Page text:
The Eternal Zunshine of the Spotless Mind: Zunshine Meets Burke Meets Zygotsky -- Mashup or Meltdown?
I'm interested in how Lisa Zunshine's cognitive recognition in literature // application of Theory of Mind relates to Kenneth Burke's consubstantiality (getting under the skin of the reader).
Don't both have to do with extreme identification with the discourse? It could be either the speaker or the protagonist -- the rhetor or the literary character.
Here is one difference:
Lisa Zunshine, however, is writing from the point of view of literary discourse; in particular, the novel and the characters that inhabit it. For her, the great appeal of literature is the fact that the reader is able to derive voyeuristic pleasure by vicariously living a narrative that has appeal to the reader. For Zunshine, we know what will happen in a text not only because we are familiar with certain archetypal narratives that repeat themselves in history, and we know the patterns, but we know what we know because of our learned abilities for "mind-reading."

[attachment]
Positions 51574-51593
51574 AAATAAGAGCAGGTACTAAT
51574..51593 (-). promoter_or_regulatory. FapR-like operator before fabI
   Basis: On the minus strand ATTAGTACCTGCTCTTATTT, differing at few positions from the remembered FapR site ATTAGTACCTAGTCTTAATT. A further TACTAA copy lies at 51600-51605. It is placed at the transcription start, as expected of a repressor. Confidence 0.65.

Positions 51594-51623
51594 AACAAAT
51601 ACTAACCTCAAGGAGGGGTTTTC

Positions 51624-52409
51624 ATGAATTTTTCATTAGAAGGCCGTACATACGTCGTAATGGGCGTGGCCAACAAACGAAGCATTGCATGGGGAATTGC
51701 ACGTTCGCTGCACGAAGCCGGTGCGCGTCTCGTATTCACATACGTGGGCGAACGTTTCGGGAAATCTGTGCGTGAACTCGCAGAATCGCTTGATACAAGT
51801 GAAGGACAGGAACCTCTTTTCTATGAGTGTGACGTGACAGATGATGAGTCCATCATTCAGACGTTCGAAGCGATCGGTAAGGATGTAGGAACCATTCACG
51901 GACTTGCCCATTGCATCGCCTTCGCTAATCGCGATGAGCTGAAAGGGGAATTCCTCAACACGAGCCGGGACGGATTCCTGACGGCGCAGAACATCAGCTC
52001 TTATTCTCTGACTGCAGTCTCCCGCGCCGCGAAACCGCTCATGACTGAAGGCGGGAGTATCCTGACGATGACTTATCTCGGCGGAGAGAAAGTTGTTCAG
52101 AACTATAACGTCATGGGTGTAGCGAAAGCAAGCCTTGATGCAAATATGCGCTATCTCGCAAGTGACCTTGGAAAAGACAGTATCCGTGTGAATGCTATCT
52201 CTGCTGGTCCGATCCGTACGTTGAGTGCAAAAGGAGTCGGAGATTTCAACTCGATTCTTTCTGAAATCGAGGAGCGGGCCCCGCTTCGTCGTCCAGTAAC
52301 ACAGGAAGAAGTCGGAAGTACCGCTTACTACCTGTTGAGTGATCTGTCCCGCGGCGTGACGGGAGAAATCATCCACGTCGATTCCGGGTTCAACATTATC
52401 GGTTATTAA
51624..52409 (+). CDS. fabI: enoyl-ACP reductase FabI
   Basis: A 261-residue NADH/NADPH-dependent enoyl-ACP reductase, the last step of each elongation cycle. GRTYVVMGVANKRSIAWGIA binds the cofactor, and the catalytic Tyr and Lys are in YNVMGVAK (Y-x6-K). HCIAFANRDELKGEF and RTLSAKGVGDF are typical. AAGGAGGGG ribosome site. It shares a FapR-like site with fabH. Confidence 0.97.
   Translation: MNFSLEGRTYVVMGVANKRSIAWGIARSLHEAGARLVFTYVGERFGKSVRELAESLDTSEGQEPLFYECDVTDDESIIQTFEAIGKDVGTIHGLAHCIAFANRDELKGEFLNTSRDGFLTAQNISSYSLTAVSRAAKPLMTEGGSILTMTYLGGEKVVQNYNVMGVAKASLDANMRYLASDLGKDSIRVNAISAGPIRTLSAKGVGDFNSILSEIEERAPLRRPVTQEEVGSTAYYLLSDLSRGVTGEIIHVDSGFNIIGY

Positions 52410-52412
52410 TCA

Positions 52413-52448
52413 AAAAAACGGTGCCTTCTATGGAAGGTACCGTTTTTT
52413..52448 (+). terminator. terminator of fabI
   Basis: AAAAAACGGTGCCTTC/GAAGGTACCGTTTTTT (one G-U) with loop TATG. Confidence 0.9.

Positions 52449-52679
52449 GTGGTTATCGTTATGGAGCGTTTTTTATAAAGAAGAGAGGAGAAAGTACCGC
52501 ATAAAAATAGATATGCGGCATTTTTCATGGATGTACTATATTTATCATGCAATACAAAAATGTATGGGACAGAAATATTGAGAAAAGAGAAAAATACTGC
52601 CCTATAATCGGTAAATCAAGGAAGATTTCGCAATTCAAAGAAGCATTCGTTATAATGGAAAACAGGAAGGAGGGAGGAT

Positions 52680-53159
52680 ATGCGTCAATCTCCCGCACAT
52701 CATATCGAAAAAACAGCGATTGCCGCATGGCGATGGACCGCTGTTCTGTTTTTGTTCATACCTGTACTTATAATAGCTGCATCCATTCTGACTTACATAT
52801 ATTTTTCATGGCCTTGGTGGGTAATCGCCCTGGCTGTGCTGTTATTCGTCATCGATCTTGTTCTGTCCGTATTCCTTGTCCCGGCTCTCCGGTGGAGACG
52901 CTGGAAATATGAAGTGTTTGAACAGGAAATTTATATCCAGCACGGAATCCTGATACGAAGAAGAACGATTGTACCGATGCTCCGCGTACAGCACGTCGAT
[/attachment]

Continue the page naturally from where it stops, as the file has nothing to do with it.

In The Eternal Sunshine of the Spotless Mind (dir. Michel Gundry, 2004), the narrative posits a world where Theory of Mind concepts are suspended; as a person goes through a process of deep-cleaning the mind of pesky / abhorrent memories, it effectively wipes clean the mind of any emotional memory. One might, by extension, assume that the individuals who have been cleansed would, by necessity, also lose their emotional intelligence, their socially-learned / imprinted knowledge. They would be wiped clean of Vygotsky-type experientially- and socially-learned knowledge.
Would they be wiped clean of consubstantiality? Perhaps not. If the rhetor can find points of contact // shared reference points, ideally emotional -- it's possible for the individuals to relate through text.
Would wiping one's memory of emotional entanglements and relationships (past loves) affect one's ability to predict the actions and emotional states of fictional characters?
If we do indeed have a hard-wired, innate set of patterns in our minds that compel all people from all cultures to behave in certain highly predictable ways, and to have the same emotional responses, perhaps.
However, if the deep-cleaning materially affects the physical wiring, all bets are off. Any damage to the brain itself would affect anything that is there, whether acquired through experiential learning, socialization, or through pattern recognition acquisition.